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600 Capitol Way North, Olympia, WA 98501-1091

This document is provided for archival purposes only.
Archived documents do not reflect current WDFW regulations or policy and may contain factual inaccuracies.

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December 20, 2001
Contact: No contact

WDFW MEDIA ADVISORY: Statements from WDFW Director and Chief Scientists regarding interagency lynx study

(Editor's Note: Attached are statements from WDFW Director Jeff Koenings and the department's chief scientists regarding the interagency lynx study.)

Statement from Dr. Jeffrey Koenings, Ph.D.
Director, Washington Department of Fish and Wildlife
Regarding the Submittal of False Data for Interagency
Lynx Study

I'm angry and dismayed over the fact that two Washington Department of Fish and Wildlife (WDFW) biologists were involved in a breach of proper scientific protocol while involved in a continuing, multi-year joint lynx study for the U.S. Forest Service. As a biologist myself, the behavior of these biologists is not only extremely embarrassing, but unprofessional and cannot be tolerated. While the employees' actions were isolated, and did not result in any land use recommendations on the part of the agencies involved in the study, they have cast a pall not only over the lynx study, but over our Department as a whole. What they did will undoubtedly cause many to question the integrity of other important research being conducted by our Department and other natural resource agencies. And that's a shame.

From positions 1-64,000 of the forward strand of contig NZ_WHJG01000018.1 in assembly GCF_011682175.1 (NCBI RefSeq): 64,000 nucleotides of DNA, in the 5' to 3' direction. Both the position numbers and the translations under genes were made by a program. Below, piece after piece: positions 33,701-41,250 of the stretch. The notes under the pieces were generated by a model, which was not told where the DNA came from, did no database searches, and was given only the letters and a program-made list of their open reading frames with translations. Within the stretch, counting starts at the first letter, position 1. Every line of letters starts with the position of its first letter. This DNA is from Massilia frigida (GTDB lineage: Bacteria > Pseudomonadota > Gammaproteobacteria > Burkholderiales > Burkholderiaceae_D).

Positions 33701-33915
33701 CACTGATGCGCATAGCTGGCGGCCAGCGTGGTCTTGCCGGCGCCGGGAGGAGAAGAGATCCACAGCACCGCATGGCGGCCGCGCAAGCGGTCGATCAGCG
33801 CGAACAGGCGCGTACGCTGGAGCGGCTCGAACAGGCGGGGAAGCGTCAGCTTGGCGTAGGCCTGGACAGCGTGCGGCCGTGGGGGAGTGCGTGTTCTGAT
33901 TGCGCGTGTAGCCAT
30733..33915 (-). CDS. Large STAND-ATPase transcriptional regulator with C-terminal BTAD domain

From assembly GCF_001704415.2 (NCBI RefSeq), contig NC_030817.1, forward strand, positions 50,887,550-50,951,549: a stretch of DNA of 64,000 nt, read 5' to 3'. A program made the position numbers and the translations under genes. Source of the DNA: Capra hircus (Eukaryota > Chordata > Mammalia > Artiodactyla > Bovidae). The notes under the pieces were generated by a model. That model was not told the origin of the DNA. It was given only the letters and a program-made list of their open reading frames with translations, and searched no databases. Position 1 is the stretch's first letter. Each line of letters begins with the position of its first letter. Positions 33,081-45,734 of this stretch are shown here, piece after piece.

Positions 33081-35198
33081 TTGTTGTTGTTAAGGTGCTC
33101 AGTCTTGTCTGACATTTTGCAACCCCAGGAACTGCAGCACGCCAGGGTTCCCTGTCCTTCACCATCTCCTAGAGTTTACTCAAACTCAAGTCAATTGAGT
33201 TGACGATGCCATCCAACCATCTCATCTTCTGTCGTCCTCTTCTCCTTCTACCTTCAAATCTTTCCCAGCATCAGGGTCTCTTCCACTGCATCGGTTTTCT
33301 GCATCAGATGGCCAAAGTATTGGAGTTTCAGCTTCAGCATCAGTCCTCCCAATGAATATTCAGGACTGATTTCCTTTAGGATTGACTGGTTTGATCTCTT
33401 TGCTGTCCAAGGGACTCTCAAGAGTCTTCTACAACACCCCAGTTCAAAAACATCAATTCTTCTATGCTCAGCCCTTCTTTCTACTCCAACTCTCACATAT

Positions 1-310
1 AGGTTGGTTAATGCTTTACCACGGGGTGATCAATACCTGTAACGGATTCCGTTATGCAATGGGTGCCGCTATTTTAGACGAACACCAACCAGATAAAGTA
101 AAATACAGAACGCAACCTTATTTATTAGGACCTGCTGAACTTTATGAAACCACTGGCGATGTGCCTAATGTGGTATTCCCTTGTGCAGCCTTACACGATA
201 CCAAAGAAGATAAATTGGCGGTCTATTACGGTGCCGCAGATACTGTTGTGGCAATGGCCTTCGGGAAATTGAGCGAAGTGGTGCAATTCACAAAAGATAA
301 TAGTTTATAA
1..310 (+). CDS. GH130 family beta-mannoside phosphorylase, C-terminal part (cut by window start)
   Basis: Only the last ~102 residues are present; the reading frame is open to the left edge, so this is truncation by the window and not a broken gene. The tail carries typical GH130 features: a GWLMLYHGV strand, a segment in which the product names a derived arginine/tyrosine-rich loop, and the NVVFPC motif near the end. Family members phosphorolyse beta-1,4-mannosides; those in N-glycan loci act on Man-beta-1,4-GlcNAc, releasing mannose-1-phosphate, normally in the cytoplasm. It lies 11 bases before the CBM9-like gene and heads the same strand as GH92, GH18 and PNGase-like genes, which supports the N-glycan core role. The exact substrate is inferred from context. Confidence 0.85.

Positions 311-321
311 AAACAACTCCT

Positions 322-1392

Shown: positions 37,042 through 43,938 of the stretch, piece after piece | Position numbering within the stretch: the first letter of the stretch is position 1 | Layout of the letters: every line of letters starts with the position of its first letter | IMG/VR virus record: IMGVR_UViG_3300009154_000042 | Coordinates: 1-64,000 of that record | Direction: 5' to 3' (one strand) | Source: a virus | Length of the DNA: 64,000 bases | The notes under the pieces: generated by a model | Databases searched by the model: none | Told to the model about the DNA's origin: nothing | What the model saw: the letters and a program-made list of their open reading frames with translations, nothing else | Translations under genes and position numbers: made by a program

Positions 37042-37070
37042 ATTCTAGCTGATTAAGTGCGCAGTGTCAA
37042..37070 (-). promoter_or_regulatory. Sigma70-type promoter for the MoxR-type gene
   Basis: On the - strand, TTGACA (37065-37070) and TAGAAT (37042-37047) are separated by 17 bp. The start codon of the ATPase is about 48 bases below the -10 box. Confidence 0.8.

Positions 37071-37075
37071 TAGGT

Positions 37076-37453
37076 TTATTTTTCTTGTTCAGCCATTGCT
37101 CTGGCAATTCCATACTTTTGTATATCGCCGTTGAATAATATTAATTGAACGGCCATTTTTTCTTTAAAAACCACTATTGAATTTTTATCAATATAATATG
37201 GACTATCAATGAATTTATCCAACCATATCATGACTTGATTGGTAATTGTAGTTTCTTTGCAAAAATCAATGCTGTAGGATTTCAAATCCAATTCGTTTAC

As Director of the Department, I owe the public an apology, and pledge to work with my three chief scientists and other staff to ensure protocols are in place to prevent this from happening again. The two WDFW employees involved have been barred from further research work.

For me, personally, the revelations are especially disheartening. I spent many years training to become a biologist, and consider this a slap in the face to myself and other biologists. Our integrity and professionalism is now being questioned because of the arrogant actions of a few. But I am confident that this was an isolated occurrence, and I stand fully behind the integrity of the work performed by this Department's outstanding biological and scientific staff.

Ironically, when I became director of the Department nearly three years ago, I set about to increase this agency's emphasis on the development and implementation of sound science. Under my direction, for example, chief scientist positions for the Department's three resource programs were created. The work these scientists have subsequently done with the dedicated employees working under them has not only enhanced the Department's ability to deliver sound science, but I believe enhanced our credibility with the public.

That credibility obviously has been damaged by these recent isolated actions, and now it's up to me and everybody in this Department to restore it.

Statement from Washington Department of Fish and Wildlife
Chief Scientists
Regarding the Submittal of False Data
for Interagency Lynx Study

John Pierce, Chief Wildlife Scientist
Tim Quinn, Chief Habitat Scientist
Jim Scott, Chief Fish Scientist